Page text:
author = "Dolores Albarracin and Daniel Romer and Christopher Jones and {Hall Jamieson}, Kathleen and Patrick Jamieson",
note = "{\circledC}Dolores Albarracin, Daniel Romer, Christopher Jones, Kathleen Hall Jamieson, Patrick Jamieson. Originally published in the Journal of Medical Internet Research (http://www.jmir.org), 29.06.2018.",
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AU - Jamieson, Patrick

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N2 - BACKGROUND: Recent content analyses of YouTube postings reveal a proliferation of user generated videos with misleading statements about the health consequences of various types of nontraditional tobacco use (eg, electronic cigarettes; e-cigarettes).OBJECTIVE: This research was aimed at obtaining evidence about the potential effects of YouTube postings about tobacco products on viewers' attitudes toward these products.METHODS: A sample of young adults recruited online (N=350) viewed one of four highly viewed YouTube videos containing misleading health statements about chewing tobacco, e-cigarettes, hookahs, and pipe smoking, as well as a control YouTube video unrelated to tobacco products.RESULTS: The videos about e-cigarettes and hookahs led to more positive attitudes toward the featured products than did control videos. However, these effects did not fully translate into attitudes toward combustive cigarette smoking, although the pipe video led to more positive attitudes toward combustive smoking than did the chewing and the hookah videos, and the e-cigarette video led to more positive attitudes toward combustive cigarette smoking than did the chewing video.CONCLUSIONS: This research revealed young people's reactions to misleading claims about tobacco products featured in popular YouTube videos. Policy implications are discussed.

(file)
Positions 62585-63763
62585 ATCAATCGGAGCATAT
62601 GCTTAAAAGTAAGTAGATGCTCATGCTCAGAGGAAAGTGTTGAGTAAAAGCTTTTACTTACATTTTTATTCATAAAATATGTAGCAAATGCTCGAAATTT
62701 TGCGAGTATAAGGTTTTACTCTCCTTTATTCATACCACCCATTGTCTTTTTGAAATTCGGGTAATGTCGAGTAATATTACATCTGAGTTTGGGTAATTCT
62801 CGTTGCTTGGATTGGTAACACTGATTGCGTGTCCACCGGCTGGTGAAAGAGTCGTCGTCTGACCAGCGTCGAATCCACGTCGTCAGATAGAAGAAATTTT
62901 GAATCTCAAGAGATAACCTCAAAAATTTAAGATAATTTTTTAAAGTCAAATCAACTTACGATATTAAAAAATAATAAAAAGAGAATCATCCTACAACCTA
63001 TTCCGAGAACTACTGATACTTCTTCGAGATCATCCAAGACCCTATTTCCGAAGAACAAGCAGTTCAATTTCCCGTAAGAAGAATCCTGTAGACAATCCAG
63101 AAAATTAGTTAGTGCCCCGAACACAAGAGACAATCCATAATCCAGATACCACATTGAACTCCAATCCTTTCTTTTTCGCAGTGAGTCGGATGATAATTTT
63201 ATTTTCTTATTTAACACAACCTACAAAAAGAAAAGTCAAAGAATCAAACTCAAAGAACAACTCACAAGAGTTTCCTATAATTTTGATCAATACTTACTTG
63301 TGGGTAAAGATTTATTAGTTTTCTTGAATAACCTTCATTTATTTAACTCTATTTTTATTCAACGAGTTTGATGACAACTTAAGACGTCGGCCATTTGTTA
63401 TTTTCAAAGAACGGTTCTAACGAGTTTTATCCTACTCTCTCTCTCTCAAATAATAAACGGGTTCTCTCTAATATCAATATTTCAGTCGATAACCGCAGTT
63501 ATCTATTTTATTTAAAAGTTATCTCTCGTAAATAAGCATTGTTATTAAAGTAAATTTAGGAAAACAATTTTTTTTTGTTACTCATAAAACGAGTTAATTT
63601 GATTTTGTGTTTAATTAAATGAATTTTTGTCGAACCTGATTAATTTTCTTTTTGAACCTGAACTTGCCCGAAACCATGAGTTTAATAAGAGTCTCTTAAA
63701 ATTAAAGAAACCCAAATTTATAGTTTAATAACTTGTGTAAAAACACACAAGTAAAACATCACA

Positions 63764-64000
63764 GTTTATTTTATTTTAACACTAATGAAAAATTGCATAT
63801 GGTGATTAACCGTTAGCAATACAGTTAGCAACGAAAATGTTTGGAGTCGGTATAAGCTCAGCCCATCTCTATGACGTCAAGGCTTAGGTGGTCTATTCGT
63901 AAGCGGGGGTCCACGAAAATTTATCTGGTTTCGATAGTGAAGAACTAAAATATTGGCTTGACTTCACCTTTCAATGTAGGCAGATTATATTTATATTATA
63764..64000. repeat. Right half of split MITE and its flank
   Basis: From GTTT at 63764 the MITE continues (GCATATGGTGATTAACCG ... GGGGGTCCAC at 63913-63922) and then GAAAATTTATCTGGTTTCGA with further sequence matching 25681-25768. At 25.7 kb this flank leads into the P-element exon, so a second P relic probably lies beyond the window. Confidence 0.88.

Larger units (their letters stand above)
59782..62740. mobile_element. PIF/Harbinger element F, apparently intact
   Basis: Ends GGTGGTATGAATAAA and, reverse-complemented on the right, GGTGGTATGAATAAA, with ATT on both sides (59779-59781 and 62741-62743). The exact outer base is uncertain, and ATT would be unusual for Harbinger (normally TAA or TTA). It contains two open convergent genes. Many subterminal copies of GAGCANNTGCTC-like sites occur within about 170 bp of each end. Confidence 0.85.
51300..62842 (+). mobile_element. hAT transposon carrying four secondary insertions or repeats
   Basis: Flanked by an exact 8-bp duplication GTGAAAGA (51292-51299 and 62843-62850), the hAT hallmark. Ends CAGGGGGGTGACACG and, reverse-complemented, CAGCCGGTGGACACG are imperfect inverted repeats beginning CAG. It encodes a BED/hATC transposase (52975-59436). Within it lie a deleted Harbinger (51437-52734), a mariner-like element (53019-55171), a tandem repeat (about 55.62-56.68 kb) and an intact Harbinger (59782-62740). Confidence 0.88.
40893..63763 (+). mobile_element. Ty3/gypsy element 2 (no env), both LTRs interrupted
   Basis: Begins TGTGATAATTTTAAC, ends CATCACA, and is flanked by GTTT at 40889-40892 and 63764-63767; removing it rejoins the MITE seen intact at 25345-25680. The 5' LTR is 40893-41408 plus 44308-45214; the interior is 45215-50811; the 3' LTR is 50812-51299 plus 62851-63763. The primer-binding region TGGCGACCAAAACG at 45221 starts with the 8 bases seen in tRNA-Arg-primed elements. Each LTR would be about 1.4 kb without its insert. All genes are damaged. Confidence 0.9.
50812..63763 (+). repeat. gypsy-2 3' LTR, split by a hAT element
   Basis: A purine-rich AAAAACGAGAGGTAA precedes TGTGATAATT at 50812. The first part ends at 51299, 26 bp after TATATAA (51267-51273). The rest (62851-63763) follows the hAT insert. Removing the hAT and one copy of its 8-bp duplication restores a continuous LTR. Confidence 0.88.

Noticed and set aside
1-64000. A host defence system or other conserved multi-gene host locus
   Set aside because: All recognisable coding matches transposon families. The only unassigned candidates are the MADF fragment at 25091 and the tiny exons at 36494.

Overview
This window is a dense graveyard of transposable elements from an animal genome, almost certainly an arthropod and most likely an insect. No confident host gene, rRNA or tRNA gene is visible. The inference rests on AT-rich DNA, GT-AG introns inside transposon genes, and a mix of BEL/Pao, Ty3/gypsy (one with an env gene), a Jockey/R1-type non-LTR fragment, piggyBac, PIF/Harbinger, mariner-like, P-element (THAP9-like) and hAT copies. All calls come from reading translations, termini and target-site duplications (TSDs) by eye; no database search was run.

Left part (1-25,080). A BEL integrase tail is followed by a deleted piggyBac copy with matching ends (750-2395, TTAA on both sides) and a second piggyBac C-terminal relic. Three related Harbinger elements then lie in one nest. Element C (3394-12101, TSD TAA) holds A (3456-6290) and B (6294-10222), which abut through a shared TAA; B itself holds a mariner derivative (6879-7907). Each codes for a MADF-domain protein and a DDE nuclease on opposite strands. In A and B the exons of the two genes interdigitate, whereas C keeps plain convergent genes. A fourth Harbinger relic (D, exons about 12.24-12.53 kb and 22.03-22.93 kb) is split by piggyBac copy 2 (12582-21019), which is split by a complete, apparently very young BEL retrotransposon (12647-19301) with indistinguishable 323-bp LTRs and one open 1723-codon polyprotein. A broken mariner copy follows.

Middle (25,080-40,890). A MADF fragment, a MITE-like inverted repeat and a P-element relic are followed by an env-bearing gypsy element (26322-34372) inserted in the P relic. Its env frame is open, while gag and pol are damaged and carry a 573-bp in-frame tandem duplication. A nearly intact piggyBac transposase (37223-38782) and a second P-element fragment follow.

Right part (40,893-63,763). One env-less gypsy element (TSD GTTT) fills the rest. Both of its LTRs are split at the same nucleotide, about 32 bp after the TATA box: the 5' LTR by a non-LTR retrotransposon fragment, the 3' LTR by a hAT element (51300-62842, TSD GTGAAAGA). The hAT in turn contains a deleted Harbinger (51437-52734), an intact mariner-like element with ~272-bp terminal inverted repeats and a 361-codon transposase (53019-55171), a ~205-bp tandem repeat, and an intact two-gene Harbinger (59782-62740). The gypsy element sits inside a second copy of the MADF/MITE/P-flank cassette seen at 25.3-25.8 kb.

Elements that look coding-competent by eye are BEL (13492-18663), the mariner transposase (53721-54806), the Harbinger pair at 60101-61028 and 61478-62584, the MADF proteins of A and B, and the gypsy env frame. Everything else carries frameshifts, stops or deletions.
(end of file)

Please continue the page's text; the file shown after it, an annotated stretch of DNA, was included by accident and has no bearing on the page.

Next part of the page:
AB - BACKGROUND: Recent content analyses of YouTube postings reveal a proliferation of user generated videos with misleading statements about the health consequences of various types of nontraditional tobacco use (eg, electronic cigarettes; e-cigarettes).OBJECTIVE: This research was aimed at obtaining evidence about the potential effects of YouTube postings about tobacco products on viewers' attitudes toward these products.METHODS: A sample of young adults recruited online (N=350) viewed one of four highly viewed YouTube videos containing misleading health statements about chewing tobacco, e-cigarettes, hookahs, and pipe smoking, as well as a control YouTube video unrelated to tobacco products.RESULTS: The videos about e-cigarettes and hookahs led to more positive attitudes toward the featured products than did control videos. However, these effects did not fully translate into attitudes toward combustive cigarette smoking, although the pipe video led to more positive attitudes toward combustive smoking than did the chewing and the hookah videos, and the e-cigarette video led to more positive attitudes toward combustive cigarette smoking than did the chewing video.CONCLUSIONS: This research revealed young people's reactions to misleading claims about tobacco products featured in popular YouTube videos. Policy implications are discussed.